Weird Norfolk: The frantic ghost hunters at one of Norwich's most tragic churches
PUBLISHED: 13:09 15 June 2019 | UPDATED: 10:15 16 June 2019
Copyright: Archant 2019
On the edge of Norwich city centre, a bombed-out church has been reduced to just its tower - but before tragedy hit St Bartholomew's Church in Heigham, it was at the centre of a frenzied ghost hunt
Its tower stands as a stone memorial to a night that Norwich will never forget and which left many of its citizens dead - but before the deadly Baedeker Raids, St Bartholomew's Church in Norwich had been famous for another, ghostly, reason.
A picture of 15th century St Bartholomew's taken by George Plunkett shows it before Hitler sent bombs to Norwich.
Plunkett's incredible portfolio of photographs captures the changing face of Norwich during a period of huge upheaval and change, from war-torn damage to slum clearance and rebuilding, civic celebrations to the construction of City Hall.
He captured an image of St Bartholomew's Church in Church Close, Heigham Ward, in Norwich three years before it was virtually destroyed by German bombing on April 27 1942 in the first of the infamous Baedeker Raids - of the 340 people killed in bombing attacks in the city, half died on this tragic night.
St Bartholomew and nearby St Benedict, towards the end of St Benedict's Street, were decimated by the bombing, both left with only a tower to show that churches had stood at the sites after the rubble had been cleared.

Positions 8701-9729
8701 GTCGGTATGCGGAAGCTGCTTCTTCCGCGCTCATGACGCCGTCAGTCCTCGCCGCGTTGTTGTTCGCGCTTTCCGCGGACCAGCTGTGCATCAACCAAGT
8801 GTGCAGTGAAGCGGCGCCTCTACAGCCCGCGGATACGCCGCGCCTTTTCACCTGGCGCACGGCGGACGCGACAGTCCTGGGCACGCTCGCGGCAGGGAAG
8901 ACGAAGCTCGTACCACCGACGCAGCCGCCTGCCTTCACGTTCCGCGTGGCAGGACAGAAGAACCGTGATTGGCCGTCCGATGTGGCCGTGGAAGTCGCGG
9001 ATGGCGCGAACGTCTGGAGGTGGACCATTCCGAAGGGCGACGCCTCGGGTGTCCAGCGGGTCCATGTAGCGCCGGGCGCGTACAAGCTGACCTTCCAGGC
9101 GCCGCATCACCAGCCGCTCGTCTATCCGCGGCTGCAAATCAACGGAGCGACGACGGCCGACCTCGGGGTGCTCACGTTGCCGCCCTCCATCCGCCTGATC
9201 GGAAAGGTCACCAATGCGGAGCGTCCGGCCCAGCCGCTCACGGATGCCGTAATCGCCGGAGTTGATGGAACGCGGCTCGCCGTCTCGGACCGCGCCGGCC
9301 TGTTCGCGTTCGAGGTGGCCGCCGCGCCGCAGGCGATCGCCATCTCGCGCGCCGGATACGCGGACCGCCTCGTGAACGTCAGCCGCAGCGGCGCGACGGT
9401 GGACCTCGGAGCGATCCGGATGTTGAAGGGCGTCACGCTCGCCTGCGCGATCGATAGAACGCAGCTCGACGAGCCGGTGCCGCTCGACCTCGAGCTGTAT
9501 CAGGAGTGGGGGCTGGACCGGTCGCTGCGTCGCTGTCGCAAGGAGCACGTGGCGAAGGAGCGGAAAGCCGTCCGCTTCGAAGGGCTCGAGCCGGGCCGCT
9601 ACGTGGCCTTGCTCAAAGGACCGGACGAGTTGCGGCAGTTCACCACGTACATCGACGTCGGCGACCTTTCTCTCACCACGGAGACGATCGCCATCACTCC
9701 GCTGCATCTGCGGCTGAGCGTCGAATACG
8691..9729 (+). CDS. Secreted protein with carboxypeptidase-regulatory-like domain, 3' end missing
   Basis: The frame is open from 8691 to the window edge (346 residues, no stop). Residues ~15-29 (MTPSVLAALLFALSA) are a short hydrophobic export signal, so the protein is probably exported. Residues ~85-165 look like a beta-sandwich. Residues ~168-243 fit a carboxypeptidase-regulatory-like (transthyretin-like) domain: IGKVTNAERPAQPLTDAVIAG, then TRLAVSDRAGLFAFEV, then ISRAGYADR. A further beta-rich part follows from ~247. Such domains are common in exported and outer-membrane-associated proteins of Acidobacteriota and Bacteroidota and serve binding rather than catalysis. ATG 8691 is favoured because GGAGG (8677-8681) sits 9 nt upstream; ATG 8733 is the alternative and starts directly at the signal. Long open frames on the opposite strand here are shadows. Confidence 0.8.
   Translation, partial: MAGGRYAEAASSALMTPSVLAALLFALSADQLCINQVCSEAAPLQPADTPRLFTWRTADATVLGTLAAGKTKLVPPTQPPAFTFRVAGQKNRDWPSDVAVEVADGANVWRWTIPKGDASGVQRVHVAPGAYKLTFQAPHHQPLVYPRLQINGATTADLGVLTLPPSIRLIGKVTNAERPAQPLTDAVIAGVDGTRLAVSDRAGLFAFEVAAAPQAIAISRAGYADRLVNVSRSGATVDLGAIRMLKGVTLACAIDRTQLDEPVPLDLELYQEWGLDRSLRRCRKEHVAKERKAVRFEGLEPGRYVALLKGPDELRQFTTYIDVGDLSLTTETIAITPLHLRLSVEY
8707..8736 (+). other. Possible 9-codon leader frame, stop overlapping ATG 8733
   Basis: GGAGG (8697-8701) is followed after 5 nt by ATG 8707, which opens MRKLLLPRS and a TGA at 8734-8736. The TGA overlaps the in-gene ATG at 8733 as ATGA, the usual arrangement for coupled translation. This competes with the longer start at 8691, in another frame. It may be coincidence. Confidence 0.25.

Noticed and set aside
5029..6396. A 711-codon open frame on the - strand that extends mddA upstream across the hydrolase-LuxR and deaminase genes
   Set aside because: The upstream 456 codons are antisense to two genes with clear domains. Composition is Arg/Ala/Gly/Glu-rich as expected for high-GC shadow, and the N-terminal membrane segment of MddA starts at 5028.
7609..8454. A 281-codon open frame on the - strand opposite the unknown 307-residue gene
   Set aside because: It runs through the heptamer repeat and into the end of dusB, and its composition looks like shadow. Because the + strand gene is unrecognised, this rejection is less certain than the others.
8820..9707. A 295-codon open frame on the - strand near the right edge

Repaired in 1976, the church now stands in parkland and is a peaceful place: but before German bombs, it was persistent rumours of unquiet spirits at St Bartholomew's that made it infamous in Heigham: some claimed they had spotted a ghost in the churchyard.
As far back as 1885, there is a mention of the spectre in the East Anglian handbook, when an article mentions "…just as some 12 years back they trampled down the graves in St Bartholomew's churchyard in search of the 'Heigham Ghost'" in regard to a rumour circulating about a different, possibly haunted, venue.
The Norfolk Chronicle of February 10 1906 shed some gloomy light on the supernatural subject - a correspondent known only as JTV wrote: "I think the year was 1872, and when the Rev.J.Gilbert Dixon was rector of St Bartholomew's Heigham. It was after the erection of the temporary church in Adelaide Street, and before the restoration of the old parish church.
"Someone one night 'saw suffen,' and said so. Whereupon the roughs of Heigham Street took in hand to exorcise the sprite, and nightly raced about the churchyard, broke down fences and trampled graves flat, hunting for what never once was seen.
"'Old Heigham Church' as it used to be called, was much
more lonely than it is now. There was no Centenary School then, and no St Bartholomew's Close, nothing but market-gardens or allotments next the churchyard. It was the owner's complaints and that of the rector which brought the police upon the scene and 'laid' not only the 'ghost,' but those who searched for it. North Heigham, in its lower reaches, is not a lively neighbourhood in these days. At the time of the scare it was much more dismal, and the story of the ghost and the knowledge that the roughs were out made many people nervous. A variant of the legend made the ghost a white figure on stilts, and changed its venue to the long avenue by the side of the Temporary Church, but I only heard of this after a long, long interval."
So, what was seen in the churchyard at long-lost St Bartholomew's? And what was more terrifying? The ghost, or the ghost hunters?
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